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What is a Criminal Justice Coordinating Council?

  • Criminal Justice Coordinating Councils are councils formed by a county or counties to coordinate and improve components of the criminal justice system in the county.

  • Criminal Justice Coordinating Councils were introduced in 2022's SB 179 Criminal Justice Amendments and are ruled by Utah Code 17-55.

  • The driving force behind this bill was the conclusions drawn from the Justice Reinvestment Initiative (JRI) Listening Tour held in 2021 in order to give more power for justice reform to local leaders who know better than the state what their communities need.

  • This transfers the responsibility and the power of justice reform to county leaders.

What does a Criminal Justice Coordinating Council do?

A council shall develop and implement a strategic plan for the county’s or counties’ criminal justice system that includes:

  • mapping of all systems, resources, assets, and services within the county’s or counties’ criminal justice system;

  • a plan for data sharing across the county’s or counties’ criminal justice system;

  • recidivism reduction objectives; and

  • community reintegration goals.

When do counties have to create Criminal Justice Coordinating Councils?

  • Counties should create their Criminal Justice Coordinating Councils by January 1, 2023. Penalties start on July 1, 2023. See more on penalties below.

How often do Criminal Justice Coordinating Councils have to meet?

  • The statute does not specify; often enough to create the strategic plan to be submitted yearly.


How long will Criminal Justice Coordinating Councils last?

  • In perpetuity. These are meant to help counties come up with unique community solutions for unique community problems.

What are the reporting requirements? 

  • Criminal Justice Coordinating Councils must provide a written report to CCJJ regarding the implementation of the strategic plan and any data on the impact of the council on the criminal justice system in the county/counties.

  • This report is due before November 30 of each year.

Who is on the Criminal Justice Coordinating Councils?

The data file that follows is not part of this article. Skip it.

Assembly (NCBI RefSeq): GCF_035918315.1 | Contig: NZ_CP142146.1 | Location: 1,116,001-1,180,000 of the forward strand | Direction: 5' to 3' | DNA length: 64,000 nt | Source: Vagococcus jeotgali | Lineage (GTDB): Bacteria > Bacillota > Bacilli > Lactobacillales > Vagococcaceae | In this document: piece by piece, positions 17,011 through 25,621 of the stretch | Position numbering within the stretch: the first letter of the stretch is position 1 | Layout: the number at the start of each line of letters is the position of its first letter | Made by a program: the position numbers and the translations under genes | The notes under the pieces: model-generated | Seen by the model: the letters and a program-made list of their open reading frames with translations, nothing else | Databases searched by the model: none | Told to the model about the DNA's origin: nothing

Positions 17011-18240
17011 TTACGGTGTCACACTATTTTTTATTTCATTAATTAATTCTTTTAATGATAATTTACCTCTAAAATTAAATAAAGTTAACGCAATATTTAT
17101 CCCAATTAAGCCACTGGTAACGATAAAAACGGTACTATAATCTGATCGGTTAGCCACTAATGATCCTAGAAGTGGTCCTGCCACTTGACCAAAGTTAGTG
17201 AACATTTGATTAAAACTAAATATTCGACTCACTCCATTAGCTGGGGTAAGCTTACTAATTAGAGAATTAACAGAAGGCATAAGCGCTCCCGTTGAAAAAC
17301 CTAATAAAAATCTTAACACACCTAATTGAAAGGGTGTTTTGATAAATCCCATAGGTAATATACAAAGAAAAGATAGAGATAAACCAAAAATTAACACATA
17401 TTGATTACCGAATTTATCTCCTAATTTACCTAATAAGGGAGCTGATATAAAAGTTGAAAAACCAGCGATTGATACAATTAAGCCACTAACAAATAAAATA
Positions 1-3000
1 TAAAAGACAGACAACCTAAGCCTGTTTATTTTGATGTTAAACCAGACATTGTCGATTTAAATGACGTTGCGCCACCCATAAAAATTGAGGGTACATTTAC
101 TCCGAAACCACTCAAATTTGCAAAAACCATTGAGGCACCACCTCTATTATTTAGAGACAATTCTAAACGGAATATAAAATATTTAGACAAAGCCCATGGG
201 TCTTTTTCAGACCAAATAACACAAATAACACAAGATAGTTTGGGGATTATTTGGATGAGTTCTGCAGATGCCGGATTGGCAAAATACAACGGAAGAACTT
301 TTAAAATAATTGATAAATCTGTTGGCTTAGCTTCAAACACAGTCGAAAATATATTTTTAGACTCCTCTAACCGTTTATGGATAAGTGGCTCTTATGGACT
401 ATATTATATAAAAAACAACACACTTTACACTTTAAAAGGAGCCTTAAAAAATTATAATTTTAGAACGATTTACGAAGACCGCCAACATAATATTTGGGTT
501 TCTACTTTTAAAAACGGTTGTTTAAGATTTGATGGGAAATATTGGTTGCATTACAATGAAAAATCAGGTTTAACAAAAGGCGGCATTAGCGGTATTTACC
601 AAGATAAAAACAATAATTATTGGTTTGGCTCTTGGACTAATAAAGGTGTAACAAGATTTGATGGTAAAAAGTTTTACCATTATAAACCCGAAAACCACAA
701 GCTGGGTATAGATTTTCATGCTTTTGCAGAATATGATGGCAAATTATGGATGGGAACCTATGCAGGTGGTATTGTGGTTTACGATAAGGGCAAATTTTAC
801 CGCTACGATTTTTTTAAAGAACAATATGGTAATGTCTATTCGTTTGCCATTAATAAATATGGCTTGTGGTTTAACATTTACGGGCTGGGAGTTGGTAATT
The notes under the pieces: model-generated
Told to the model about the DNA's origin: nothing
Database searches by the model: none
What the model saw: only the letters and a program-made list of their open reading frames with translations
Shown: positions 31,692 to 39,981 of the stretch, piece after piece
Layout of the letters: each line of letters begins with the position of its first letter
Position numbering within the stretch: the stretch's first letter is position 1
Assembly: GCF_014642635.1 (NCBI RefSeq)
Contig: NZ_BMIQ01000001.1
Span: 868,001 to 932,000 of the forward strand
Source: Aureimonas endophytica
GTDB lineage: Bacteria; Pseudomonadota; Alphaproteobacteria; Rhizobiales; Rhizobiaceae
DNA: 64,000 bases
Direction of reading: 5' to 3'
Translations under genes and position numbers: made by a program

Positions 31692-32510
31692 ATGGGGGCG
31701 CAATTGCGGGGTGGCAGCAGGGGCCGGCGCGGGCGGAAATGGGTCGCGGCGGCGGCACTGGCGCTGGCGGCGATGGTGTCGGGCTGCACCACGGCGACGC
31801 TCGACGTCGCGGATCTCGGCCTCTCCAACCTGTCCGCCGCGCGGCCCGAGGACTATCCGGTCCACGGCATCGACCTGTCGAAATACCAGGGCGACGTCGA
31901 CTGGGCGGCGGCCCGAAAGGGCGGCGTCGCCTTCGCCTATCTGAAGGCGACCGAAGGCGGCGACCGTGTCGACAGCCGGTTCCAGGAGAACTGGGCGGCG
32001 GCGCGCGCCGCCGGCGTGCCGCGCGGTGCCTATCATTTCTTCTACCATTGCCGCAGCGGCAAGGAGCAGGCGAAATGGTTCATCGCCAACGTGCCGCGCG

A council shall include:

  • one county commissioner or county council member;

  • the county sheriff or the sheriff’s designee;

  • one chief of police of a municipality within the county or the chief’s designee;

  • the county attorney or the attorney’s designee;

  • one public defender or attorney who provides public defense within the county;

  • one district court judge;

  • one justice court judge;

  • one representative from the Division of Adult Probation and Parole within the Department of Corrections;

  • one representative from the local mental health authority within the county;

  • and one individual who is a crime victim or a crime victim advocate.

The county commissioner/councilmember serving on the Criminal Justice Coordinating Council shall act as the chair.

A council may also include:

  • an individual representing local government; human services programs; higher education; peer support services; workforce services; local housing services; mental health or substance use disorder providers; a health care organization within the county; a local homeless council; family counseling and support groups; or organizations that work with families of incarcerated individuals; or

  • an individual with lived experiences in the criminal justice system.

Only one of these individuals is allowed on the Council.

Counties may combine to create a Criminal Justice Coordinating Council.

UAC is engaging with CCJJ to provide staff help for the Criminal Justice Coordinating Councils. Updates will be posted later.

What are the penalties for not creating a Criminal Justice Coordinating Council and submitting the required reports?

  • Beginning July 1, 2023, the CCJJ may not award any grant of state funds to a criminal justice coordinating council that is not in compliance with this statute.

  • These CCJJ grants will be what propel forward the strategic plans, so if Criminal Justice Coordinating Councils do not meet and submit these plans, they will not receive money for justice reform in their county/counties.

  • General state grant monies will not be withheld from non-compliant counties; the only penalty is the lack of grant monies to the Criminal Justice Coordinating Councils themselves.

What if I have more questions about Criminal Justice Coordinating Councils?

Please contact Steve Hunter at

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